Readers, are there other key dividend metrics that I missed that you use to help value dividend paying stocks? What is your favorite source for stock screening data?

Great post Ninja! Good summary of everything you have talked about in the past.

Regarding the Cash Flow payout ratio, I see that GlobeandMail MyWatchList offers this ratio, but for MCD it shows 29% for TTM. It says the formula is dividend per share divided by cash flow per share. Is that a different formula being used?

Thanks.

Another instructive post. 🙂

Good work !!

Thanks for the metrics Hank! You know I love to apply math to my selection process! I’ll be noting these on my list of things to watch out for in my next round of dividend stock selections.

Oops, sorry, I just realized this was written by a guest writer. My apologies. But yes, very informative indeed.

Cheers!

Great post Hank!

I also look at consecutive years for dividend payments. I prefer to own mature companies that have a history of paying dividends for 10, 20, 30 or more years.

Consecutive dividend increases is also a great metric, but that certainly narrows the shopping list, and maybe that’s a good thing 🙂 That list is very short for companies in Canada, some are great companies but haven’t continually increased them for 25 years or more like many U.S. aristocrats. I recall there is only one that has done that: Fortis.

Also, instead of just looking at cash flow ratios, I look at rising cash flow overall. If a company has increasing cash flow, then I’m not too worried with the ratios since capital expenditures do and need to occur.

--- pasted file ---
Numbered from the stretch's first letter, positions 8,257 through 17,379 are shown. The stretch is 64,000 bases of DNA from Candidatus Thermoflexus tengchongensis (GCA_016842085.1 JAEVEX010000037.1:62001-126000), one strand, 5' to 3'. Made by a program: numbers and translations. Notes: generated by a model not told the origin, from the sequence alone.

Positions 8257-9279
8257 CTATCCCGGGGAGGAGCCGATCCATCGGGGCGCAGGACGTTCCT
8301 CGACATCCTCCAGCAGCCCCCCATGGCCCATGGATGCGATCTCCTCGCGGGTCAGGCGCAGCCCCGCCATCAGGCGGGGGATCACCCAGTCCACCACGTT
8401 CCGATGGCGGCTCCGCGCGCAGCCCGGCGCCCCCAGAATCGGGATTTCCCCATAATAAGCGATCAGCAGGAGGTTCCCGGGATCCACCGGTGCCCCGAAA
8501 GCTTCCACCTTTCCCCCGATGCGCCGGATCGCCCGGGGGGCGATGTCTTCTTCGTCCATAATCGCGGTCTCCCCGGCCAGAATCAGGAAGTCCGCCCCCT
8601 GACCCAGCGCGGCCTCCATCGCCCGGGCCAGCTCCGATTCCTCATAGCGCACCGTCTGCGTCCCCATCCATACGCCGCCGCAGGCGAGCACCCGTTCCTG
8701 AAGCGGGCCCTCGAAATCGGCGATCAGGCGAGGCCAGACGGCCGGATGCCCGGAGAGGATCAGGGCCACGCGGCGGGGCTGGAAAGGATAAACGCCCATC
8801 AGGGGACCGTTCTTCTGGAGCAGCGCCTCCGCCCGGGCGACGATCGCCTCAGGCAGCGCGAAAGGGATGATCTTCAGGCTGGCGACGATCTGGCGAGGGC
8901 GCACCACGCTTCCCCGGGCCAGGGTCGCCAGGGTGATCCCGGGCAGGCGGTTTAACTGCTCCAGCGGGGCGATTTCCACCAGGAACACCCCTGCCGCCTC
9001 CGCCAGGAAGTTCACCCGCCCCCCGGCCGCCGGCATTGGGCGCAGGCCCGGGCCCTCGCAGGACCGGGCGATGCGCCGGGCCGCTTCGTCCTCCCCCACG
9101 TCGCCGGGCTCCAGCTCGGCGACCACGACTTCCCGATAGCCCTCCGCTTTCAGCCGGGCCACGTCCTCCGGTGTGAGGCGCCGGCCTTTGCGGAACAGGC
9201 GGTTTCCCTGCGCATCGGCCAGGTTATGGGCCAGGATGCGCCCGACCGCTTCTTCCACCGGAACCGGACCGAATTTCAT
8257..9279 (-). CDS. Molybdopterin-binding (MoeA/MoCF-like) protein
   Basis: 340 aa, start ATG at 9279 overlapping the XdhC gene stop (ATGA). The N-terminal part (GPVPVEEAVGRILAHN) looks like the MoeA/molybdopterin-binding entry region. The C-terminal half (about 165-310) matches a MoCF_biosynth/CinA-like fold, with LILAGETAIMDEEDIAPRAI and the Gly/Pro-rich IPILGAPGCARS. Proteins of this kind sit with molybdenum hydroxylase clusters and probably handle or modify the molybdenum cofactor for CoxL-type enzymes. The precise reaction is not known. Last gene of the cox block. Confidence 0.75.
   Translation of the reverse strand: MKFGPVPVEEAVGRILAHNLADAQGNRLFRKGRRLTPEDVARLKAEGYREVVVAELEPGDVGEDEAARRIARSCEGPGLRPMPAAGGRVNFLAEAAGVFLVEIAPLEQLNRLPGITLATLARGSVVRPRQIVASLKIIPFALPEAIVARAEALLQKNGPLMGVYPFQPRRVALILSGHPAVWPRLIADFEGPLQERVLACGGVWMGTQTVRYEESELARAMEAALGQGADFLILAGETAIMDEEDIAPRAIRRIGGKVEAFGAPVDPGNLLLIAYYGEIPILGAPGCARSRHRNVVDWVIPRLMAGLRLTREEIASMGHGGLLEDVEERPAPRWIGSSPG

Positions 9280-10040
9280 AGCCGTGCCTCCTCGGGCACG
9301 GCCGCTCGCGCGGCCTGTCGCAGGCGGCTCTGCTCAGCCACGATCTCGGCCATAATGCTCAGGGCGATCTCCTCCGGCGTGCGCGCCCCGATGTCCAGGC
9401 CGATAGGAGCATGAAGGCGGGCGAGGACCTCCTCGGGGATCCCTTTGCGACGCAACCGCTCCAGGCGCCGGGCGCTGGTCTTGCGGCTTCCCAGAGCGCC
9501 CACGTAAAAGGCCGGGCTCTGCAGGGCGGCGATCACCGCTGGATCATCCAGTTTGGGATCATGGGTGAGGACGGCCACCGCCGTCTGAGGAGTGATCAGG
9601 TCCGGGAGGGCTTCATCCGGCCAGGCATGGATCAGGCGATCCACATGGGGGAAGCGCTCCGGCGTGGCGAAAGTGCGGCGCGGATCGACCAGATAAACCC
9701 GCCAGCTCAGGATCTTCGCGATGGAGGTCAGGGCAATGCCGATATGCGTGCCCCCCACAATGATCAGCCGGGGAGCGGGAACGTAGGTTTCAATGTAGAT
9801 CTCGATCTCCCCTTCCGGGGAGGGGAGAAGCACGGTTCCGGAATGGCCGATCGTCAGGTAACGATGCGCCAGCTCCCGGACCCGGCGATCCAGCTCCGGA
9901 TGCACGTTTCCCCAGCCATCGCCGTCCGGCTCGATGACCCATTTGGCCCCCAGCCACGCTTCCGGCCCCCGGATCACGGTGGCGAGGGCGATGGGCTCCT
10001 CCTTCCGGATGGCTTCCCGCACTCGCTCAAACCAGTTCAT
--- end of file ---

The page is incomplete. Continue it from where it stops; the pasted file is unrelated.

Again, great stuff Hank. Will promote via twitter 🙂

Thanks for posting about stock selection. I have been looking about it for a few days now. This will serve as a good manual to get my feet wet into stocks

KaruneshI suggest you start off with low cost and low fee Index Funds and Index ETFs. 😉 Move into stocks after getting your feet wet.Cheers

Thanks for the post! I also like Google Stock Screener to find interesting companies that I may not know about. If I find something I like, then I go to MSN Money or the Balance sheet for more detailed information.

I am not much a dividend guru and I’d like to learn much more about them because they seem to be very profitable and provide diversification for investors. I am curious to know if the payout ratios require some sort of mathematics equation on your part or are they given to you like the dividend yield is?

Hi Kolton, have a look at these two articles (the second one is more advanced):

http://www.dividendninja.com/the-dividend-payout-ratio-2

http://www.dividendninja.com/what-happened-to-the-income-trusts-2

(cash flow vs EPS)

Cheers!

Going back to the basics! That’s great, its always a good reminder of the basics!

Excellent article. The next question is “Is the price right?” That is, has the stock become too pricy or is the current price acceptable. Dividend investing has become quite popular of late, and some of the traditonal dividend stocks seem to have gotten too high for comfort. Thanks.

Hi DN,

Newbie here. I am just trying to get my head around the Dividend Growth Rate you mentioned above. How do you calculate it.

I would assume you take the last 5 yrs of dividends calculate the dividend growth as a percentage year on year and then divide by 5. E.g. THI.TO (Tim Hortons) $0.36, $0.40, $0.52, $0.68, $0.84. I then ((0.40-0.36)/0.36)*100 to get 11.11%, I then repeat for following years and get 30%, 30.77%, 23.53%, sum these and divide by 5 to get an average of 19.08%. (NOTE: I have 4 percentage numbers and dividing by 5, is that right?)

The reason I ask is because I see different figures on different sites, e.g. ca.dividendinvestor.com has the 3 yr Dividend Growth Rate 3yr Avg of 65.22%, in which they seem to just sum the percentages.

Cheers for any insight on how to calculate this.

Hi again,

Was also wondering if there is a great place to get the Free Cash Flow Payout Ratio for Canadian stocks? It doesn’t seem to be a readily available figure. Also from what I have been able to gather Cash Flow is different to Free Cash Flow, is that right?

Cheers,

Trevor